6. The method of claim 1, wherein the first format is MIME.
7. The method of claim 1, further comprising the steps of
extracting meta from the original data; and
using the meta data to optimize of of the replica.
8. Method of recreating a replica of original data having executable instructions, comprising the steps of:
receiving native data in a native format extracted from original data in an original format;
generating derivative data from the native data in an original format;
reproducing a replica of the original data by using the derivative data and difference data wherein the difference data are operable to identify differences between the derivative data and the original data.
9. The method of claim 8 further comprising the steps of:
authenticating the replica by validating a digital signature of the original data against a replica digital signature.
10. The method of claim 8, further comprising the steps of:
receiving meta data extracted from the original data; and
using the meta data with the derivative data and the difference data in reproducing the replica.
11. The method of claim 8, further comprising the steps of:
retaining the native data and the difference data.
12. The method of claim 8, further comprising the steps of:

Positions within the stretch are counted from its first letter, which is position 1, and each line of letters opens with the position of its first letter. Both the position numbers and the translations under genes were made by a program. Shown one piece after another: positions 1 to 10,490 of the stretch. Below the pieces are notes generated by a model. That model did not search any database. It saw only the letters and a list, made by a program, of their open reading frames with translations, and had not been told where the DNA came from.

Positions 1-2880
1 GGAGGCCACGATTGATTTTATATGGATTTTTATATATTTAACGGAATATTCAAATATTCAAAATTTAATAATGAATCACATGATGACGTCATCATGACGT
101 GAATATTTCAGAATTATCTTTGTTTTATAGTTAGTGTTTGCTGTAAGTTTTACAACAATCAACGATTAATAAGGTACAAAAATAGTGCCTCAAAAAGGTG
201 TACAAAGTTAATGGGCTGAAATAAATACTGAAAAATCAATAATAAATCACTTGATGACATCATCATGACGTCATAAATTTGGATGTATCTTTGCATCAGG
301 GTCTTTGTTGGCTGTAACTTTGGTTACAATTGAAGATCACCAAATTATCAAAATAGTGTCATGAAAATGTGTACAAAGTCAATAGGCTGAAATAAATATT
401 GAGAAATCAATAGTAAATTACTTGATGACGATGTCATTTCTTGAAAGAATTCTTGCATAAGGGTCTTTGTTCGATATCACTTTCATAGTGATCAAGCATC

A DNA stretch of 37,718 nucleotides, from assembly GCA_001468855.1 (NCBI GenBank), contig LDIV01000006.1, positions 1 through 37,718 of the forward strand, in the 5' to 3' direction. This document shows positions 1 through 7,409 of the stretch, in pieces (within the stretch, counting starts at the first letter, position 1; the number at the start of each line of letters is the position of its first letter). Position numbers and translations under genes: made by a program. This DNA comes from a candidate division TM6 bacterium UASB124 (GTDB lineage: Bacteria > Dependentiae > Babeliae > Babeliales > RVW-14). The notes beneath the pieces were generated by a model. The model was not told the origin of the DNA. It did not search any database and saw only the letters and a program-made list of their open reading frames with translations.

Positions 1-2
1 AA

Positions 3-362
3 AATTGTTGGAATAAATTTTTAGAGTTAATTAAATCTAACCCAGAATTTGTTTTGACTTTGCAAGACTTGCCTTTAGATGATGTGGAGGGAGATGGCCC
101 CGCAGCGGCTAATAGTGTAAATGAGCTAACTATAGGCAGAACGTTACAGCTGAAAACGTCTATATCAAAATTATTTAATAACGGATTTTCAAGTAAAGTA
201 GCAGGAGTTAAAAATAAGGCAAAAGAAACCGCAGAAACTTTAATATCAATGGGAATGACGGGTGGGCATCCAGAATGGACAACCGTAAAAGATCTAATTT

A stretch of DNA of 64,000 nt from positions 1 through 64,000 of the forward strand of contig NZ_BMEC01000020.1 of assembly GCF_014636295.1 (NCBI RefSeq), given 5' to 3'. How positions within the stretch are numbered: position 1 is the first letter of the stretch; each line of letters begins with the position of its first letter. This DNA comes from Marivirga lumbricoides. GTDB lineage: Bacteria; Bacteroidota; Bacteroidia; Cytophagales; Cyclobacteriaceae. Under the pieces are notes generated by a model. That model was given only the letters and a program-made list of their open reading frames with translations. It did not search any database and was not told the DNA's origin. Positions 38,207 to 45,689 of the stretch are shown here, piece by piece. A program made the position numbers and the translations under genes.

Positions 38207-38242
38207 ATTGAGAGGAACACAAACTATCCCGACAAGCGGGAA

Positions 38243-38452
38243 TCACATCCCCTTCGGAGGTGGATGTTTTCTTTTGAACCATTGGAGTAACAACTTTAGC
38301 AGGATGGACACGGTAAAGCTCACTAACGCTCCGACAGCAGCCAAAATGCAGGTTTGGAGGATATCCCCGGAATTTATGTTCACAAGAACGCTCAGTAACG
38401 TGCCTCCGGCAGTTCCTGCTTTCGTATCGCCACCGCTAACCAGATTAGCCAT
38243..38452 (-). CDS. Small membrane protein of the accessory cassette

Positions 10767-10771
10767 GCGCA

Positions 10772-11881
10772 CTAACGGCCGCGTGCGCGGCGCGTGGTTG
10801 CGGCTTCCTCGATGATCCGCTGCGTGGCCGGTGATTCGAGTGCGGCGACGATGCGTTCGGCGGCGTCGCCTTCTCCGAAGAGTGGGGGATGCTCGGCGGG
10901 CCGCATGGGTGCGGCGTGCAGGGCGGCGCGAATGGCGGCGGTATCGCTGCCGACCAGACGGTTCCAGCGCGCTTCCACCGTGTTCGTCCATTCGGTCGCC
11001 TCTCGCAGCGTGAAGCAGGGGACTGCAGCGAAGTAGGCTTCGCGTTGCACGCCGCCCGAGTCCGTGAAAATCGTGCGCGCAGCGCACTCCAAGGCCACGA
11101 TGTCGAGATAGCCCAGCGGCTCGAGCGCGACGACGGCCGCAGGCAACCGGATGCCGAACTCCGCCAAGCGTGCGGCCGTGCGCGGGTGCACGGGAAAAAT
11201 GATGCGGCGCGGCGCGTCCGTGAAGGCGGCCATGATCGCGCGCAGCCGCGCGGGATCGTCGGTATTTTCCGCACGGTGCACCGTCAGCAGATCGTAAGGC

performing at least one of a compression operation and an index generation operation on the native data.
13. The method of claim 8, wherein the original format is an encrypted format.
14. The method of claim 8, wherein the difference data are created using a UNIX diff operation.
15. The method of claim 8, wherein the native data are in a format operable to be viewed in an email set of executable instructions.
16. A method of creating a replica of original data having executable instructions, comprising the steps of:
generating derivative data from native data wherein the derivative data are in the same format as original data;
producing difference data operable to record the differences between the derivative data and the original data; and
creating a replica of the original data using the derivative data and the difference data.
17. The method of claim 16, further comprising the steps of:
removing all references to the original data after producing the difference data.
18. The method of claim 16, further comprising the steps of:
compressing the native data.
19. The method of claim 16, further comprising the steps of:
authenticating the replica as an identical copy of the original data.
20. The method of claim 16, further comprising the steps of:
extracting the native data from the original data in a native format different from the original data and derivative data format.
Description
FIELD OF THE INVENTION

[0001] The present invention relates generally to methods for reproducing and recreating original data.

BACKGROUND OF THE INVENTION

[0002] Data storage, manipulation, and validation are of paramount concerns to application service providers and any organizations warehousing and validating large amounts of data. The ability to efficiently index, store, retrieve, compress, decompress, validate, and authenticate data permits organizations to reduce expenses associated with data storage while increasing any revenue associated with the data, since data access and validation are improved substantially.